*10 Quantum superposition
A property unique to quantum mechanics that several different states can be taken simultaneously. In a classical computer, a bit (the unit of information) is either in state 0 or in state 1 at a certain moment. The situation is much different in a quantum computer where a quantum object, such as an atom, can be in a superposition of two states: the atom being at the same time "in state 0 and in state 1". Furthermore, there are many ways of superposing two states. Thinking of a quantum state as a wave, it becomes apparent that two waves can be superposed with their crest aligned ("state 0 plus state 1") or with the crest of wave 1 aligned with the trough of wave 2 ("state 0 minus state 1").
*11 Wave nature
Microscopic particles such as electrons and atoms have a wave nature that is not present in visible particles around us such as soccer balls. Unlike particles, waves can overlap and exist simultaneously over a large spatial area. Therefore, microscopic particles such as electrons and atoms can be in different states at the same time and exist in different places at the same time, which is a mysterious property not found in visible particles.
*12 Rubidium atom
An alkali metal atom with atomic number 37. It has one electron in the 5th orbital (5s) around the nucleus.
*13 Laser cooling
Laser cooling is a technique that uses laser light to remove energy from atoms and thus decrease their temperature. When an atom absorbs the laser light, it receives the momentum of the laser photon and is subjected to a force in the direction of the laser light. If the atoms are traveling against the direction of the laser beam, the force gradually slows them down and lowers the energy of the atoms. This makes it possible to cool an atom down to about 1/100,000 of a Kelvin.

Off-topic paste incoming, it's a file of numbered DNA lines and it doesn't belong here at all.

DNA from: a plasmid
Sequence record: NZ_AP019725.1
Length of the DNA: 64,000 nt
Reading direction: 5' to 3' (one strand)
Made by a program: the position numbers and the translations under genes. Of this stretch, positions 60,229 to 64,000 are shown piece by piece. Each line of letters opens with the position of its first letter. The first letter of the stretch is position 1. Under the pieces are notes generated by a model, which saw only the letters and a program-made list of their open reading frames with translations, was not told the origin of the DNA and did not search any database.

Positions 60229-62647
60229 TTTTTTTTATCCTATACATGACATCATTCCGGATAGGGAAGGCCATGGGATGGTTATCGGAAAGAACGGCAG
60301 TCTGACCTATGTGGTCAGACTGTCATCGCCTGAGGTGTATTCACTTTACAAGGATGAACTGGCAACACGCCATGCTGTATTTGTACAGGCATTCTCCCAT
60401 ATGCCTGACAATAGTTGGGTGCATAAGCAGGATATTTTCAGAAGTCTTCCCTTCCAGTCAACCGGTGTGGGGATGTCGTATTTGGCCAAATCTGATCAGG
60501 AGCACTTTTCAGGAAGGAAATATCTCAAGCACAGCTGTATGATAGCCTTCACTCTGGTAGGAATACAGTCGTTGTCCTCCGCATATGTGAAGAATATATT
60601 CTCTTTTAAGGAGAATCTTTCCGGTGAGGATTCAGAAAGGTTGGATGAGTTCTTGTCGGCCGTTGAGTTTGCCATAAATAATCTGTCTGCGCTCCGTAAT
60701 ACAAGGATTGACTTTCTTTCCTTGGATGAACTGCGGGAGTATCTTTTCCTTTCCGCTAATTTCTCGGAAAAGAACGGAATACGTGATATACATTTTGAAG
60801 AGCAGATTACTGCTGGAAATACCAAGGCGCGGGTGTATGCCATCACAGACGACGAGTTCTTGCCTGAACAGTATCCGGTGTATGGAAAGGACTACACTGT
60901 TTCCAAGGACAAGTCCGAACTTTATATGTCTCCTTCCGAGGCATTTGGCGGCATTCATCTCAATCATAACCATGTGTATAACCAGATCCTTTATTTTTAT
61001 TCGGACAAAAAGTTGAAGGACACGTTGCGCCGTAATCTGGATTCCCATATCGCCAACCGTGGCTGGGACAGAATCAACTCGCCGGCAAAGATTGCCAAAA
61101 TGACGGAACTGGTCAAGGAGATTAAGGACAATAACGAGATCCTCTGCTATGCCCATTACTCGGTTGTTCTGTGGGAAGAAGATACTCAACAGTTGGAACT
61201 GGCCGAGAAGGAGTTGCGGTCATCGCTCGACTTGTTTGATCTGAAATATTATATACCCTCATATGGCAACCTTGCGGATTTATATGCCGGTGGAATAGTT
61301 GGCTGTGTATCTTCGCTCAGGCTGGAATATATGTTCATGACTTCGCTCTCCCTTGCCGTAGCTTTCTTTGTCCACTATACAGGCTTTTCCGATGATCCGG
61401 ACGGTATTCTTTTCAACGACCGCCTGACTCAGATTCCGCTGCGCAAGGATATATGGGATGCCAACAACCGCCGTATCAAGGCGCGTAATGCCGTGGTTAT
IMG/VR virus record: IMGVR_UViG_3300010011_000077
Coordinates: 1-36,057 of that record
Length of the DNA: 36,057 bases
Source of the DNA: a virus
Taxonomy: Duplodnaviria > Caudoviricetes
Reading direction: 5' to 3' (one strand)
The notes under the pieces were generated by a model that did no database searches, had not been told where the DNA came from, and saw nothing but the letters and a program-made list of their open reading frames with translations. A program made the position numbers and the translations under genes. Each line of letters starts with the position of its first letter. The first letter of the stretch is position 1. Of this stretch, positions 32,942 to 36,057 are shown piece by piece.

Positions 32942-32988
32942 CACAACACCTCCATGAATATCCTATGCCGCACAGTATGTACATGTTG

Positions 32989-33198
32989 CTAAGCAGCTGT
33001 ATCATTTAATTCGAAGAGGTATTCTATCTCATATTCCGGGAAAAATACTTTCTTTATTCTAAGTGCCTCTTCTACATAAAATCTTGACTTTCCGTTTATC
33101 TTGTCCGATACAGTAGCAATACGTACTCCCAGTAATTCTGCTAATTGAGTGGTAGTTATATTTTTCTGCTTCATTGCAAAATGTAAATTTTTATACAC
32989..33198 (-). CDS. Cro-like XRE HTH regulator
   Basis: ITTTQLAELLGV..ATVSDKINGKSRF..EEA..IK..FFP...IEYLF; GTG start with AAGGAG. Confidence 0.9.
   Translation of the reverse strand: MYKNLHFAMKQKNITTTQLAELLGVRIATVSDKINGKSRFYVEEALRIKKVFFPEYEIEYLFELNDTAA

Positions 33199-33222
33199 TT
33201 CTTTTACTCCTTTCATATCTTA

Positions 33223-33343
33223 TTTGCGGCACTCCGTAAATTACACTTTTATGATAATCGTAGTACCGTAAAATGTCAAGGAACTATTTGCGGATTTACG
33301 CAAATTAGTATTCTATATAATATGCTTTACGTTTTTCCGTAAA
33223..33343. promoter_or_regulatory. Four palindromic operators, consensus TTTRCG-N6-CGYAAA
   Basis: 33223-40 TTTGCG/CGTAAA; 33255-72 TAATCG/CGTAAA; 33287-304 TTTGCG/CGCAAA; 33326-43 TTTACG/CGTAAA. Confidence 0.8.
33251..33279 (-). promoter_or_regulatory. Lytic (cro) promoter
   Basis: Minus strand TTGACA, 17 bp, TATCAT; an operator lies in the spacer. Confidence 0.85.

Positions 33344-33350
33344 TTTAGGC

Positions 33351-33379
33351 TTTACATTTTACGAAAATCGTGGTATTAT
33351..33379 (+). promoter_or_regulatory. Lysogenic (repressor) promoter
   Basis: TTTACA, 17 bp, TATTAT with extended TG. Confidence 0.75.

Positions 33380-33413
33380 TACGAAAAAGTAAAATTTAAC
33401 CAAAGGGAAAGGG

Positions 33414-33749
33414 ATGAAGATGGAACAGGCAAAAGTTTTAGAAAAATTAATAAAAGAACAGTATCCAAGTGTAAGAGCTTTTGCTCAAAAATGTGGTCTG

JOURNAL: Physical Review Letters
ARTICLE TITLE: Picosecond-scale ultrafast many-body dynamics in an ultracold Rydberg-excited atomic Mott insulator
AUTHORS: V. Bharti, S. Sugawa, M. Mizoguchi, M. Kunimi, Y. Zhang, S. de Léséleuc, T. Tomita, T. Franz, M. Weidemüller, and K. Ohmori
ARTICLE PUBLICATION DATE: 22-Sep-2023 (online）
Institute for Molecular Science, National Institutes of Natural Sciences
SOKENDAI (The Graduate University for Advanced Studies)
Universität Heidelberg, Germany
Shanxi University, China
This work was supported by the following fundings.
Moonshot R&D Program, JST (JPMJMS2269)
Quantum Technology Flagship Program Q-LEAP, MEXT of Japan (JPMXS0118069021)
Grant-in-Aid for Specially Promoted Research, JSPS (16H06289)
Humboldt Research Award, Alexander von Humboldt Foundation and Heidelberg University
Grant-in-Aid for Scientific Research(B), JSPS (21H01021)
Grant-in-Aid for Early-Career Scientists, JSPS (20K14389)